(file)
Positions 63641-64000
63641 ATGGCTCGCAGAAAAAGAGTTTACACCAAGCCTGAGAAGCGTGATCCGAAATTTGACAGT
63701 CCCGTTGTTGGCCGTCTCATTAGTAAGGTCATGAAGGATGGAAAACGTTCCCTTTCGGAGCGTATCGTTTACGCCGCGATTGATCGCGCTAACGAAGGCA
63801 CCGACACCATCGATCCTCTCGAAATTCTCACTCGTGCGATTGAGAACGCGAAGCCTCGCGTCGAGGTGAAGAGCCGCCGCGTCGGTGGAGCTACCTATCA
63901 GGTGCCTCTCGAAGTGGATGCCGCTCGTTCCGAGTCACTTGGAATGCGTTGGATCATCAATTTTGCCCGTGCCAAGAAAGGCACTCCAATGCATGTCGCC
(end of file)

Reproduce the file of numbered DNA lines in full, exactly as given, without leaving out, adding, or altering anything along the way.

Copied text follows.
Positions 63641-64000
63641 ATGGCTCGCAGAAAAAGAGTTTACACCAAGCCTGAGAAGCGTGATCCGAAATTTGACAGT
63701 CCCGTTGTTGGCCGTCTCATTAGTAAGGTCATGAAGGATGGAAAACGTTCCCTTTCGGAGCGTATCGTTTACGCCGCGATTGATCGCGCTAACGAAGGCA
63801 CCGACACCATCGATCCTCTCGAAATTCTCACTCGTGCGATTGAGAACGCGAAGCCTCGCGTCGAGGTGAAGAGCCGCCGCGTCGGTGGAGCTACCTATCA
63901 GGTGCCTCTCGAAGTGGATGCCGCTCGTTCCGAGTCACTTGGAATGCGTTGGATCATCAATTTTGCCCGTGCCAAGAAAGGCACTCCAATGCATGTCGCC